The many union badges arranged in this case testify to the dramatic changes in union organisation over the past 160 years. Each of these first five boards represents a union that exists today – often formed from the amalgamation of many smaller craft or trade unions. For example, today’s United Workers Union was formed in 2019 when the National Union of Workers amalgamated with United Voice. United Voice, once known as “The Missos”, was itself an amalgamation of unions such as the “Barmaids and Barmen”, union, the Pastrycooks and biscuit makers, and the Saddlery and Leather Workers Trades Employees Federation. The membership of these unions has changed; with riding saddles in considerably less demand now than in the nineteenth century.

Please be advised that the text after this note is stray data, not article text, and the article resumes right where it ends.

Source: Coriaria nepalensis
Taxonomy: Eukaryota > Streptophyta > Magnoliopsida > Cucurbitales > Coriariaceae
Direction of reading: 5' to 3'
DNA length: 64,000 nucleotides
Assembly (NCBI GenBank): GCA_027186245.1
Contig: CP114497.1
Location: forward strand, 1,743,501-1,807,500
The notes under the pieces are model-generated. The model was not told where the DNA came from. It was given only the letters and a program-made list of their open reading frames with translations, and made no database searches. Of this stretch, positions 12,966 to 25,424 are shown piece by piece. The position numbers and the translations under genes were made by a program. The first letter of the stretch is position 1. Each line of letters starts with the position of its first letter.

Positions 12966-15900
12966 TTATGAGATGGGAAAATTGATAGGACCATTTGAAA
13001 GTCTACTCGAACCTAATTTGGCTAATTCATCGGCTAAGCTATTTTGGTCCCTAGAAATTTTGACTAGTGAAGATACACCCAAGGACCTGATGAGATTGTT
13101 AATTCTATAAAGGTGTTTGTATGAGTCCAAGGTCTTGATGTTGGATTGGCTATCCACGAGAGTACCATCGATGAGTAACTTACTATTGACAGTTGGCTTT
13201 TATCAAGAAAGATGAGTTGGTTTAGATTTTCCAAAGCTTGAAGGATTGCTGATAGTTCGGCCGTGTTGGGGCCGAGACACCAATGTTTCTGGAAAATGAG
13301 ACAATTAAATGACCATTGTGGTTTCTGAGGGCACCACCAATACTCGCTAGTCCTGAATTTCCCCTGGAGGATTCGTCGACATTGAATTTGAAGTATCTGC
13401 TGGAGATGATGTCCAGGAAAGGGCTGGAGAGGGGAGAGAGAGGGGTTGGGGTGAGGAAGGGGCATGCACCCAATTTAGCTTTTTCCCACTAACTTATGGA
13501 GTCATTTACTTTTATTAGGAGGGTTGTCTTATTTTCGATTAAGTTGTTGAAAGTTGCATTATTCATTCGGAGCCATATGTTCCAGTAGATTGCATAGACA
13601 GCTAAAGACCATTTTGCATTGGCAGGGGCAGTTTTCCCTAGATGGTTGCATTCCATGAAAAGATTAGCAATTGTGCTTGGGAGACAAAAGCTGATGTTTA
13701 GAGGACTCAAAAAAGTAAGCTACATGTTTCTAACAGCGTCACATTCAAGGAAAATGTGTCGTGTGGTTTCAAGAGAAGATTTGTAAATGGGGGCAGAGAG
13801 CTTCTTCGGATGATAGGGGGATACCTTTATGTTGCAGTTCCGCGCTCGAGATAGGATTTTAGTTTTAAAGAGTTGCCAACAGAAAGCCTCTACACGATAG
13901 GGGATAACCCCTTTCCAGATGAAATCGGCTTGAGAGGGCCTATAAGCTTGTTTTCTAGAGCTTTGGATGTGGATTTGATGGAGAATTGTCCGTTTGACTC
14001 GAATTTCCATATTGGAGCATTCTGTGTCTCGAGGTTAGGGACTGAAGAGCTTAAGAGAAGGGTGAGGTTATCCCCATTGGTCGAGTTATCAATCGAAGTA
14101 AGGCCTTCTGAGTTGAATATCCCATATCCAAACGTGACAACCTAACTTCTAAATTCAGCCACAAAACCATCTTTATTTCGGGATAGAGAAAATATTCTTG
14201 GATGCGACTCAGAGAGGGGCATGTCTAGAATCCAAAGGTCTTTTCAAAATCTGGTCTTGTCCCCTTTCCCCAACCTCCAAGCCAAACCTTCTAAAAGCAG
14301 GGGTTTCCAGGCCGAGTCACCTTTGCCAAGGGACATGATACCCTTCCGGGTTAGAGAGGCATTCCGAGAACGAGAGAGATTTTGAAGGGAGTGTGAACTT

Other unions, like the United Firefighters Union, have thrived without reorganisation or amalgamation.
All of the unions represented here – and many more – were at one time or other affiliated to the Victorian Trades Hall Council; with members and delegates meeting in this very room to discuss the issues of the day.
At a national level, the "Inter-colonial Trade Union Congress" met for the first time in 1879, but the Australian Council of Trade Unions – or ACTU - was not officially formed until 1927, here at Trades Hall.
The solidarity shown between workers of different unions remains the most powerful force for social and economic justice in Australia – and is a continual source of fear for the powers of capital.